Take the 2-minute tour ×
Stack Overflow is a question and answer site for professional and enthusiast programmers. It's 100% free, no registration required.

A company produces a device with an ethernet connector. I have one of their devices and they gave me a .lib file and some .h files so I can connect and communicate with their device. Works fine, I'm glad. Then the company produced a new version of their device. I also have this newer device and again they gave me some files so I can connect and communicate with it: this time a .lib file, a .dll file and some .h files.

So much for the background. Now, the problem:

I wrote a simple test application in MS Visual C++ 6.0 to see what happens, when I try to connect to the new device with the old interface: the connect() method provided (using the old .lib file) immediately returns 0 (Could not connect). Makes sense, I agree! But, when I wrap that .lib file in a .dll file and try the same scenario again, I don't get an immediate result, it takes 42 seconds until I get the 0 result! The wrapper works fine when I try to connect to the older device, no problem at all.

This is the first project where I have to wrap up a .lib file in a .dll file (I did that so I can use it in C#), so I don't know too much about this topic. All I know is, that I'm passing along values from the original method calls to the wrapper ... How can there be such a delay? It must happen somewhere in the Wrapping, but I have no clue. Networking shouldn't be the problem, because without wrapper I get the result immediately. Maybe something about Threading or DLLs?

I was hoping someone could enlighten me here ...

I didn't post any specific code, because I wouldn't know what is relevant here. If you need more information, please let me know!

EDIT: In C# I have a class MyDLLImport:

class MyDLLImport
{
    [DllImport("Old_Interface_MSVC++GeneratedDLL.dll")]
    public static extern int Connect();

    [DllImport("Old_Interface_MSVC++GeneratedDLL.dll")]
    public static extern int Disconnect();

    ...
}

In another C# class I access these methods directly, like:

MyDLLImport.Connect();

The .lib and .h files I wrapped up in the Old_Interface_MSVC++GeneratedDLL.dll file like this:

Old_Interface_MSVC++GeneratedDLL.cpp:

#include "stdafx.h"
#include "Old_Interface_MSVC++GeneratedDLL_Class.h"
#include "Old_Interface_MSVC++GeneratedDLL.h"
#include <string.h>
#include <iostream>

BOOL APIENTRY DllMain( HANDLE hModule,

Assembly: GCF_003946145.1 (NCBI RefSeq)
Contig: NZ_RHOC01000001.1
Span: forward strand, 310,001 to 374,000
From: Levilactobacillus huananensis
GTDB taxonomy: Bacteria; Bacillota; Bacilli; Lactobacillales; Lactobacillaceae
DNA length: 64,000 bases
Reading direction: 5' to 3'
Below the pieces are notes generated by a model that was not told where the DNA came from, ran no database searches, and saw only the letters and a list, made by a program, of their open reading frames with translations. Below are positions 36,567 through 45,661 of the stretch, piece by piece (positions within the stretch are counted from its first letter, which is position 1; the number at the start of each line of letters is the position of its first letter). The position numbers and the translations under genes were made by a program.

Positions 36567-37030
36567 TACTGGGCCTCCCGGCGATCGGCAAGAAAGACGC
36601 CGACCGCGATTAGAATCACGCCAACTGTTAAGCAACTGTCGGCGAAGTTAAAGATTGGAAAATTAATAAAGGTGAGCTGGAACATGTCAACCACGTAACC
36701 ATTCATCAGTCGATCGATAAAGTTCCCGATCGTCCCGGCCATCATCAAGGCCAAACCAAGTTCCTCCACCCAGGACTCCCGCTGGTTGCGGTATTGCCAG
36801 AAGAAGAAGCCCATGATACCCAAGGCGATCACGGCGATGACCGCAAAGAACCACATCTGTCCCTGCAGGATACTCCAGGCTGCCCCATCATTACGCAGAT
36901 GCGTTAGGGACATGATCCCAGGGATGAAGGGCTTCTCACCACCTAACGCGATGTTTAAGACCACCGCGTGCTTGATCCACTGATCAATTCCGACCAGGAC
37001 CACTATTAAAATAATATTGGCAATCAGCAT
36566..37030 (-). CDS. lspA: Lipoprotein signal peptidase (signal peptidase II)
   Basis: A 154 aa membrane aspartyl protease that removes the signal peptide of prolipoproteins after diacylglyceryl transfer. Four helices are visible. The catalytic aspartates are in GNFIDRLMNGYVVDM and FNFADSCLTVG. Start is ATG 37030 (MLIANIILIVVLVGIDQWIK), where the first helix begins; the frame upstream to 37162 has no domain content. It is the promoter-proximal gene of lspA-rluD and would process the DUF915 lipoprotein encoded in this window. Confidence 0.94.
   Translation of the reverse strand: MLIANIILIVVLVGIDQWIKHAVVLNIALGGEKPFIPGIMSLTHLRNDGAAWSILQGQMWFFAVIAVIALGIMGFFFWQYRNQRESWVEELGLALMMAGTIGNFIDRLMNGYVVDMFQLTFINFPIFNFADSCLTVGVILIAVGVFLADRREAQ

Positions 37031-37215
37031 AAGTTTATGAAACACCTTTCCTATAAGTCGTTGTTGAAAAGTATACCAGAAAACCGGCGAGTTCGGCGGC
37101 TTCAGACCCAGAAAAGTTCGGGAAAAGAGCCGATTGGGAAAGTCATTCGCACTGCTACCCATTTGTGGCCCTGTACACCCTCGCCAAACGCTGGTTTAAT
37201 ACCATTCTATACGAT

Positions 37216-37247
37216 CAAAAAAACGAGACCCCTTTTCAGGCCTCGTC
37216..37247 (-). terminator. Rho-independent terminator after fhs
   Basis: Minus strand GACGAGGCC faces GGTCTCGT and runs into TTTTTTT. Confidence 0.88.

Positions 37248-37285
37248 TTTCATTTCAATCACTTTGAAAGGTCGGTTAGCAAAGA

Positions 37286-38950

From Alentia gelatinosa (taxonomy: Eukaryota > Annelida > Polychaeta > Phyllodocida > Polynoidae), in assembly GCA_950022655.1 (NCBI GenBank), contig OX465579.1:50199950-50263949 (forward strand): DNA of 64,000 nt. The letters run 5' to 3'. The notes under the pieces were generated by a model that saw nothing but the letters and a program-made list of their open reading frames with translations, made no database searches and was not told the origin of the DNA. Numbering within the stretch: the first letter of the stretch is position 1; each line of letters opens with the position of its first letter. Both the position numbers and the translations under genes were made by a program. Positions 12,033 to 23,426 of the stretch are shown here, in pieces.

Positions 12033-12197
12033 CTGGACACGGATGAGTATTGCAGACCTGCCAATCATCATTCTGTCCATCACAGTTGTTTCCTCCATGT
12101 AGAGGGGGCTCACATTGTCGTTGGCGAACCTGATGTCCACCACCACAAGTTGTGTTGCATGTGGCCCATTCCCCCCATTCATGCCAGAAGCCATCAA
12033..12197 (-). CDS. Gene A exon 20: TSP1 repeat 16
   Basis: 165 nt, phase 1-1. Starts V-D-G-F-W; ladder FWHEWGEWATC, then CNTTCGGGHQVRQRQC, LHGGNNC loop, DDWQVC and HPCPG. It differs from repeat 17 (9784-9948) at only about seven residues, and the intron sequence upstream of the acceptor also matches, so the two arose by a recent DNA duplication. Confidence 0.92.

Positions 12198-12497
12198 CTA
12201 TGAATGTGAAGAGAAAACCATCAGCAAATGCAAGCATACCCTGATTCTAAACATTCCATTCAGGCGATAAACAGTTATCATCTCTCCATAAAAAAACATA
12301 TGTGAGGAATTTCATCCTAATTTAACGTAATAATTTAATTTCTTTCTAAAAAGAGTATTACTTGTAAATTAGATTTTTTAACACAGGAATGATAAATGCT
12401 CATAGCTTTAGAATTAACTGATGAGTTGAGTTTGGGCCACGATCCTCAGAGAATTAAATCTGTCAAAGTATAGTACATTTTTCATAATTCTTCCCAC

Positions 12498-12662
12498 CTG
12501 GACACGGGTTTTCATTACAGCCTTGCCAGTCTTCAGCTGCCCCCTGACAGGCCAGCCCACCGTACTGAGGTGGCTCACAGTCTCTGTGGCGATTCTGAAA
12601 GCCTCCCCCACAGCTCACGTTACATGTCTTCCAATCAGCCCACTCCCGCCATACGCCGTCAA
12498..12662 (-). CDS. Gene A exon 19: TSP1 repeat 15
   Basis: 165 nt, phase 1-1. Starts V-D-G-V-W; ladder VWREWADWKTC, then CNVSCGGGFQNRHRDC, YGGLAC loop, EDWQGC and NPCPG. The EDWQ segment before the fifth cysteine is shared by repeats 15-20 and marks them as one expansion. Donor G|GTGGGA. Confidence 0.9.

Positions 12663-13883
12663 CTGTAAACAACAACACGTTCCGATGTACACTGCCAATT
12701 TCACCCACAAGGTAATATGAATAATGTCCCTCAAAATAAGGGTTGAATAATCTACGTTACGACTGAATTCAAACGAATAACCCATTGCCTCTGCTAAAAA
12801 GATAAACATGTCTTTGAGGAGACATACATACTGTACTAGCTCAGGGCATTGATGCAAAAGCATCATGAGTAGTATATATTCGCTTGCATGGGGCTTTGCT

DWORD  ul_reason_for_call, 
        LPVOID lpReserved
    )
{
    switch (ul_reason_for_call)
    {
        case DLL_PROCESS_ATTACH:
        case DLL_THREAD_ATTACH:
        case DLL_THREAD_DETACH:
        case DLL_PROCESS_DETACH:
            break;
    }
    return TRUE;
}

ALibClass MyDLL::client;

int MyDLL::Connect()
{
    int ret;

    ret = MyDLL::client.Connect();
    if(!ret)
    {
        std::cerr << "Could not connect" << std::endl;
        return false;
    }

    return true;
}

void MyDLL::Disconnect()
{
    MyDLL::client.Disconnect();
}

...

/////////////////////////////////
// exported functions

int Connect()
{
    return MyDLL::Connect();
}

void Disconnect()
{
    MyDLL::Disconnect();
}

Then, there is the header file for the previous .cpp file, Old_Interface_MSVC++GeneratedDLL.h:

#ifdef MYDLL_EXPORTS
#define MYDLL_API __declspec(dllexport)
#else
#define MYDLL_API __declspec(dllimport)
#endif

// added by myself to prevent export warnings
#pragma warning( disable: 4251 )

/////////////////////////////////////////////
//exported general methods
extern "C" MYDLL_API int Connect();
extern "C" MYDLL_API void Disconnect();

...

And finally the class header file Old_Interface_MSVC++GeneratedDLL_Class.h:

#include "lib_header_file.h"

class MyDLL
{
private:
    static ALibClass client;

public:
    static int Connect();
    static void Disconnect();

    ...
}

I hope I have added all relevant code parts. If you need more information, let me know!

share|improve this question
    
Why are you using such an old version of MSVC++ compiler? You need to determine what version of C++ the library is written against. Without the wrapper code we can't explaint he delay. –  Ramhound May 6 '13 at 15:11
    
USe PInvoke Interop Assistant to map types to managed. –  lsalamon May 6 '13 at 16:26
    
I use such an old version of MSVC++ compiler because a sample project came with the .lib and .h files. I tried a newer compiler (MSVC++ Studio) but after several days of fiddling with project configuration I gave up. I added some code, hope it helps. About the PInvoke: I will read into that, thx! –  Jane May 7 '13 at 7:28

Your Answer

 
discard

By posting your answer, you agree to the privacy policy and terms of service.

Browse other questions tagged or ask your own question.